"How Medicaid Coverage Can Fall Short For Americans With Disabilities"
The last four years have produced historic debates over the nature of America’s health care safety net. But Medicaid — a state-federal partnership program that serves some of the sickest, poorest, most overlooked Americans — is still in need of serious reforms when it comes to its approach toward covering Americans with special health care needs.
Federal requirements for the populations and services that states must cover under their Medicaid programs are currently broken up into “mandatory” and “optional” categories — misleading characterizations that have nothing to do with the actual medical or financial realities of the Americans these broad generalizations claim to encapsulate. For instance, nursing facility care coverage for Americans over age 21 is considered a “mandatory” service, but more extensive in-home health care services are “optional;” certain groups of the working disabled are considered a “mandatory” coverage population, but disabled Americans with slightly higher incomes can be covered “optionally.”
In an era of perpetual budget deficits and in the absence of federal matching funds for certain Medicaid benefits, states sometimes end up cutting these supposedly “optional” benefits — even for severely disabled Americans who rely completely on that care for everything from following a drug regimen to assistance in carrying out basic day-to-day activities such as moving around the house or going to the bathroom.
That’s exactly what happened to California’s Pablo Carranza, who suffers from severe muscular dystrophy. As Kaiser Health News reports, Carranza received in-home nursing care he needed through Medi-Cal, the state’s Medicaid program, until his 21st birthday — the age at which he became an adult in the eyes of the law and therefore was no longer a member of a “mandatory” beneficiary group. That’s when Carranza decided to challenge Medi-Cal’s in-home nursing benefit policy, claiming that the coverage cutbacks violate the Americans with Disabilities Act:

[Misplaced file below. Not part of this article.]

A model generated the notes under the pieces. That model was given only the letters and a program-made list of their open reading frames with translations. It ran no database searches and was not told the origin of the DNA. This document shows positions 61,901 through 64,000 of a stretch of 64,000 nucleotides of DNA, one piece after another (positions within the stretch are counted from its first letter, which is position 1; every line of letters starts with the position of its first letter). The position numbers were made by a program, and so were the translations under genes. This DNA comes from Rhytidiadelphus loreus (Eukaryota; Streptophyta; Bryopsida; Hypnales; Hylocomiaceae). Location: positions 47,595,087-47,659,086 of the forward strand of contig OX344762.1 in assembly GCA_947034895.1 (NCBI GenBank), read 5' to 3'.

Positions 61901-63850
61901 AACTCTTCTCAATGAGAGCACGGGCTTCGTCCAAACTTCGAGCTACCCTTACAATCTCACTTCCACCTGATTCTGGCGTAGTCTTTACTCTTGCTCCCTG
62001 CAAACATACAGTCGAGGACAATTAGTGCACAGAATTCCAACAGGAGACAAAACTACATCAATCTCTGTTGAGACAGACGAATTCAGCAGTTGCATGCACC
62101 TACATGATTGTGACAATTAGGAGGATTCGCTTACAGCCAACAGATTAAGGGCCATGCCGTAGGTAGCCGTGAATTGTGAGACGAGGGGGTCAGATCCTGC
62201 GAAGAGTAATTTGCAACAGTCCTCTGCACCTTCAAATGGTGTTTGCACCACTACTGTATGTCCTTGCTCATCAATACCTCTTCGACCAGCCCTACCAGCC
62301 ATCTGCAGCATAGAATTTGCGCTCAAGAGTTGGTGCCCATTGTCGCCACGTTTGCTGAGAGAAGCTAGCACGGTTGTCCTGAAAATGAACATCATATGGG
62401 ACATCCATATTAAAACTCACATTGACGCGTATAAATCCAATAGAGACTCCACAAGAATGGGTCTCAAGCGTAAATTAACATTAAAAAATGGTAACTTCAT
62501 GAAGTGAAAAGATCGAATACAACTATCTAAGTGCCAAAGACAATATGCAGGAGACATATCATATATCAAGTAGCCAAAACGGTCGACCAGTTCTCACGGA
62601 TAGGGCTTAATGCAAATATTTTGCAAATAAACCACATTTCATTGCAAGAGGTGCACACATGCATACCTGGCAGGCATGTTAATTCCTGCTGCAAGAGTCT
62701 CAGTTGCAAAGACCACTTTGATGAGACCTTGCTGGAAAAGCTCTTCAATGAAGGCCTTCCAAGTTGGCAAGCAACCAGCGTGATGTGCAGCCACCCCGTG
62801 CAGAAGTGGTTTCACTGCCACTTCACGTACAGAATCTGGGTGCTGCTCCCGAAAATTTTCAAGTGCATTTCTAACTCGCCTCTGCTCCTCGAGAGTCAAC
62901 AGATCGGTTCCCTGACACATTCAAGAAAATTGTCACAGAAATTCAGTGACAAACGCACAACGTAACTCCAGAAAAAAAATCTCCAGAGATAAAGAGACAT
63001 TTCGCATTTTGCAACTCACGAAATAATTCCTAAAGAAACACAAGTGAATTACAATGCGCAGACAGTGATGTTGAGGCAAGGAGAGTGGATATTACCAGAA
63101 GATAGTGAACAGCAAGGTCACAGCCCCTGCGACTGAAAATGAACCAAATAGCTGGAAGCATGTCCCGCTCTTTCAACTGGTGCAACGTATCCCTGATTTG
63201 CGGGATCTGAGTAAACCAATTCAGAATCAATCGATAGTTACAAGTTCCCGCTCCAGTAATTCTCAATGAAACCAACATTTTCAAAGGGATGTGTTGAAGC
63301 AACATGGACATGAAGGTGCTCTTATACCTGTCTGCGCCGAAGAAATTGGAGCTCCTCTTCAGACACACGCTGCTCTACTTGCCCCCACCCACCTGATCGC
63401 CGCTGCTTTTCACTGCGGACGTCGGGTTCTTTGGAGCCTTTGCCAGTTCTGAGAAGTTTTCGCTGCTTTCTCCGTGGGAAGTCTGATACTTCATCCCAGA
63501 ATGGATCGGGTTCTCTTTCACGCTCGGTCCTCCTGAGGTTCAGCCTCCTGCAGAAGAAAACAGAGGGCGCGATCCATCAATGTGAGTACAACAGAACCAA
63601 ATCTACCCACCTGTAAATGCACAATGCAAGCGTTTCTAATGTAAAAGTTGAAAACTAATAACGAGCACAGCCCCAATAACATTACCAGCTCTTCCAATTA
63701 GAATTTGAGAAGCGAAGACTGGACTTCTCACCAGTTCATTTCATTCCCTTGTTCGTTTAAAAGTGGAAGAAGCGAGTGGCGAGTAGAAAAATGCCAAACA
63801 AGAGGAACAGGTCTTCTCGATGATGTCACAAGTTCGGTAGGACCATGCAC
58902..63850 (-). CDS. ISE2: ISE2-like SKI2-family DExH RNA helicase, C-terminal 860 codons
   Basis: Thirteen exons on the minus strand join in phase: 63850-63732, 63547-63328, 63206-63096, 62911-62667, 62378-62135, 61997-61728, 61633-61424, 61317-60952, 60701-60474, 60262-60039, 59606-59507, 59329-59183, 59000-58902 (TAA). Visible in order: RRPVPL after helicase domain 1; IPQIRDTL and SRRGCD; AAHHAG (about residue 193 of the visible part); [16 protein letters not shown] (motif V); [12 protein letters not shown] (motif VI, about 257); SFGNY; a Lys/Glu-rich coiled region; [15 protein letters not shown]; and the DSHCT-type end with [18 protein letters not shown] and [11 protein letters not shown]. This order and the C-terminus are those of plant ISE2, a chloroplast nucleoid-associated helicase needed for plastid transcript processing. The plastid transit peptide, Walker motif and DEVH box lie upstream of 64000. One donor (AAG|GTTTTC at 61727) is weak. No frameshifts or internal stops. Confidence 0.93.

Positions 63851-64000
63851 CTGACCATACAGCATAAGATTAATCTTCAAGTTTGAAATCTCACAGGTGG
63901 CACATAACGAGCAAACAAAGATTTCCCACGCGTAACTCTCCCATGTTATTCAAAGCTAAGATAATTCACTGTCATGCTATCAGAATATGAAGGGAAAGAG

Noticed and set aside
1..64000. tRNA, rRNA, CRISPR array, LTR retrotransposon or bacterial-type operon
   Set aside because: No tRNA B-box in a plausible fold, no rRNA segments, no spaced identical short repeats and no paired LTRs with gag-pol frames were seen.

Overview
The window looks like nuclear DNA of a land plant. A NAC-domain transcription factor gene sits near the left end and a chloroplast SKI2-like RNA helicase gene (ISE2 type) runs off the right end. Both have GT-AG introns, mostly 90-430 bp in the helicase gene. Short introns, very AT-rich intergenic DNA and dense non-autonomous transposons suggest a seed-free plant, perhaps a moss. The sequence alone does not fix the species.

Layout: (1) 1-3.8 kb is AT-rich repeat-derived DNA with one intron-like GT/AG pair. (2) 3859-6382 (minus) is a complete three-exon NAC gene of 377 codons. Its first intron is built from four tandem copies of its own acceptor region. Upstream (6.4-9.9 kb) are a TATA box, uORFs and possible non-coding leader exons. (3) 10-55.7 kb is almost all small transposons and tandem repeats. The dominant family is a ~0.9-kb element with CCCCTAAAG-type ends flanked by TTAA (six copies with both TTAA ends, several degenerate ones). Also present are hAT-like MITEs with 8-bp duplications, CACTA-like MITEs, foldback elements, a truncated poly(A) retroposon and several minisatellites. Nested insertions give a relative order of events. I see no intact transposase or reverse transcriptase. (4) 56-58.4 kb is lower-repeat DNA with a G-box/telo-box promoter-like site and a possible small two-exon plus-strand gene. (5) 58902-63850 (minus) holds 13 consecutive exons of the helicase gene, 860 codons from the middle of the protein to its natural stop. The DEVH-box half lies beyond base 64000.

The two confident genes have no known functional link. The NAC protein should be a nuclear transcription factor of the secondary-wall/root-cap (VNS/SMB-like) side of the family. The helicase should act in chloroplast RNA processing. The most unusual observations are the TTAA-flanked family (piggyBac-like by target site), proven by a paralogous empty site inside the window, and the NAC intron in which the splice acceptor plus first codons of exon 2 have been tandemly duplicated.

“We call it the nursing cliff,” said Elissa Gershon, an attorney with Disability Rights California. “When they turn 21, their needs haven’t changed, but the services available are much more limited.”
In a lawsuit filed in federal court in Sacramento, Calif., Tuesday, Carranza asked a judge to stop the state’s Medicaid agency from reducing his in-home nursing care, arguing that the limited hours would force him into an institutional facility, thereby violating his civil rights under the Americans with Disabilities Act. [...]
[T]he reductions in health care spending since the start of California’s fiscal crisis in 2008 — more than $15 billion — are coming into conflict, legal advocates say, with federal protections for disabled people. The Americans with Disabilities Act, signed by President George H.W. Bush in 1990, along with subsequent court rulings, require that states help people with disabilities to remain in their homes or in their communities — and out of institutions like nursing homes or psychiatric hospitals — for as long as possible.
Carranza’s story is by no means unique. Millions of Americans with disabilities face these arbitrary, devastating benefit cuts, and federal Medicaid standards aren’t rigorous enough to ensure that Americans in need of “optional” services stay protected in the current scheme. So when politicians talk about block-granting Medicaid to the states in order to promote “innovation,” what they’re really proposing is giving states more authority to leave Americans like Carranza without adequate coverage or the means to live something approaching a normal life.
Carranza’s lawsuit has the potential to spur real change for those suffering with a disability. But ultimately, his story is emblematic of a government health care program that still hasn’t received the attention it should from lawmakers — even in a time of unprecedented reform.